As a photography instructor, if you were to ask, “What’s toughest to teach in photography?”, I’d have to answer, “How and where to find Inspiration or Motivation.”
The concepts, the technical wizardry, the f-stops and so on, my students will get. Some faster than others. Eventually that stuff sinks in.
After all, there are only that many controls on the camera. Aperture controls depth-of-field. Shutter speed controls whether you freeze the motion et cetera…assuming you just stick with available light and a few lenses.
Lots of folks gravitate towards photography because it’s relatively easy and inexpensive especially in the digital era.
But few stick around after the initial novelty of the equipment wears off. Those are the ones who tend to buy more gear than they really need.
For instance, the super-wide angle lens. Everything looks neat the first time you mount the lens on your digital SLR.
You can see your toes when you shoot verticals. You can sort of see behind you.
But how often can you use it? Well, let me count the ways. In the gondola of a hot air balloon, in the cockpit of an airplane, for mounting it on the backboard at a basketball game or any other tight quarters when you want to capture a shot remotely.
For this aerial view of the Hemet/San Jacinto Valley, I mounted a motor-driven Nikon F3 fitted with a 18mmÂ f3.5 lens on the wing of the glider and triggered it remotely via radio control. Shot using Aperture Priority with aperture set at f22 for maximum depth-of-field.
Film used was slide or transparency Fujichrome 100. Before takeoff, while on the ground I established the hyperfocal distance and then taped the lens barrel so that the focus wouldn’t shift. Radio remote/slave was Venca.
Toughest part was guessing where the white tow plane on the right would be relative to the glider I’m riding in.
I asked the pilot to bank while I imagined what it would look like if I were outside hanging from the wing. By the way, it’s been at least 5 years since I used that manual focus lens.
For most people that amounts to maybe 5 times a year tops and those are professionals.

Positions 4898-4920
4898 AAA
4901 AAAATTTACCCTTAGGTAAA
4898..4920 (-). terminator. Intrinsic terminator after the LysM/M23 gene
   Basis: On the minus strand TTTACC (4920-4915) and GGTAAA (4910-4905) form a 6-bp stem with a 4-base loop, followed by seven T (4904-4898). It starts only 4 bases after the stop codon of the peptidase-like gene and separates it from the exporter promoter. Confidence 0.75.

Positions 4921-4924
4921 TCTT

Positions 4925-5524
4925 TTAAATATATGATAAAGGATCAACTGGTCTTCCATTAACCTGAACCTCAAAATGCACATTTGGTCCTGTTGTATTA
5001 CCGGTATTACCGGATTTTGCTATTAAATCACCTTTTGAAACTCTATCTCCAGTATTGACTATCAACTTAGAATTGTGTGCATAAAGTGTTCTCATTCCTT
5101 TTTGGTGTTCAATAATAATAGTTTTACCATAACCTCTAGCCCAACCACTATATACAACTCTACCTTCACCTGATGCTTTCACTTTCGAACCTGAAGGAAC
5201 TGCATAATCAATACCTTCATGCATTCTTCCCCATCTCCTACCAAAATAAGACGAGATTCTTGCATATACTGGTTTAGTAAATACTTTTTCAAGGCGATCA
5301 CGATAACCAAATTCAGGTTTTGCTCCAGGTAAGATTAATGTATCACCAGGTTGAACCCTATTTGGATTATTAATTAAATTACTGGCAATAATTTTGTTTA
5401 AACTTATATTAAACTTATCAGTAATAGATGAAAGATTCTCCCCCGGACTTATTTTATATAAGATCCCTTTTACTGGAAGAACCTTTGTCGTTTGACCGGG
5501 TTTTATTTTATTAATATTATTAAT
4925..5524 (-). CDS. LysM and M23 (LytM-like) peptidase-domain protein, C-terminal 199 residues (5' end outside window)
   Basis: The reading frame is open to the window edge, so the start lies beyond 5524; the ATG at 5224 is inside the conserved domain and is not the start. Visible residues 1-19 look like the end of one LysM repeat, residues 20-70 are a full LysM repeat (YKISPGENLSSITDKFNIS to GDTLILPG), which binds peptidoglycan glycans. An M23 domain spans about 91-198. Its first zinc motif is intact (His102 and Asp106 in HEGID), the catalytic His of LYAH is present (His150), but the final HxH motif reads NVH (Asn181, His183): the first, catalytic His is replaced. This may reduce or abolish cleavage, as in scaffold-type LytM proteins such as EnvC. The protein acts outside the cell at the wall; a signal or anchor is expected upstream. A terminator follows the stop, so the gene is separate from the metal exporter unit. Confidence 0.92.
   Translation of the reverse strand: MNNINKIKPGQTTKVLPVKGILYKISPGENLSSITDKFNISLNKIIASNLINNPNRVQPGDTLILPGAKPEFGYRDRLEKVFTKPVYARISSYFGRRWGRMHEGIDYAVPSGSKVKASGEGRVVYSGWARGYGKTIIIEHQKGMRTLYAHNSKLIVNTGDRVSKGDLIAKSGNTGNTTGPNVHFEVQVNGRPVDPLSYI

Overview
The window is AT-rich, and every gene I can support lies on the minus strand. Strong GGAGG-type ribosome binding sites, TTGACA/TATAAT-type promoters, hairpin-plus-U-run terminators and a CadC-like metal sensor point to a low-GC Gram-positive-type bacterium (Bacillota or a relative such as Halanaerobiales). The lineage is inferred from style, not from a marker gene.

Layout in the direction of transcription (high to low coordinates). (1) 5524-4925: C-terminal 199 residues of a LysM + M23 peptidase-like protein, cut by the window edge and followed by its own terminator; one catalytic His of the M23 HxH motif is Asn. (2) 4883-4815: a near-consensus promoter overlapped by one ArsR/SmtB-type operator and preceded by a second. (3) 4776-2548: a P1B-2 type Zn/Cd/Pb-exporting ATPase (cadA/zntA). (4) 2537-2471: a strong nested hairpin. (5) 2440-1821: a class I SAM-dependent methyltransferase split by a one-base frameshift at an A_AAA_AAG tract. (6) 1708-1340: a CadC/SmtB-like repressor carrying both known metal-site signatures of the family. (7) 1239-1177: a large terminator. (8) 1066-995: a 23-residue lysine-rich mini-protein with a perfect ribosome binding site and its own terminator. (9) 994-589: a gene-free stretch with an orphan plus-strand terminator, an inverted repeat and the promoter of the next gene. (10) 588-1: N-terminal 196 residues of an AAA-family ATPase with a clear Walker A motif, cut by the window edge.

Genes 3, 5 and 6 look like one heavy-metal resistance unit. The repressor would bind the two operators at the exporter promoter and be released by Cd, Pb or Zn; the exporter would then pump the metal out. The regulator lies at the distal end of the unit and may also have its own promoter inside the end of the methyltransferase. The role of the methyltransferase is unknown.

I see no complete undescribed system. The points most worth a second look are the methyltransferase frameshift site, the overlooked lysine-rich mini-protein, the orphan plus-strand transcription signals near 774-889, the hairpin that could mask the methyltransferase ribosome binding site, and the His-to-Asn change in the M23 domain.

For the average amateur, it’ll be like once a year.
Rather than become a gear hound, concentrate on mastering and making the most of the gear you do have.
Concentrate of your content inside that viewfinder.
Pay attention to lighting. Often great portraits can be done in simple settings.
Concentrate of finding the nerve to go up to a complete stranger whom you find beautiful or good-looking and asking them to model for you.
If I wasn’t a newspaper photographer in my previous life, I’d have to say I’m not comfortable doing that either.
A cute picture of a dog by itself says one thing but adding a woman’s purse in the picture gives a sense of scale.
But having done that for almost 2 decades, establishing a rapport with a stranger is now easy.
I enjoy animals. I like dogs, so here are some pictures about Agility.
Done while I was still at the newspaper, this was a self-generated idea.
You have to do projects that interest you.
Choose your subjects the way an artist with a brush does.
You will seldom go wrong.
You’ll be surprised how that insight you have translates to unique-looking images.
Without sounding like I’m tooting my own horn, my fkight training from a different lifetime ago, helped.
I knew what to expect so that I could anticipate the problems.
Motion sickness aside, my previous experience helped because I was able to communicate effectively with the pilot to “bank,” “slow to stall speeds” and etc.
When working on a project, the key is to find a variety of pictures so that it doesn’t appear as if you were there on one occasion.
Experimenting with different lenses, viewpoints, panning gives the viewers a fresh look. Think interesting eye candy.
Don’t forget the humans and their reactions when you photograph. Watch, observe, anticipate and then be ready with that telephoto lens, exposure set with aperture wide open to blur out the background!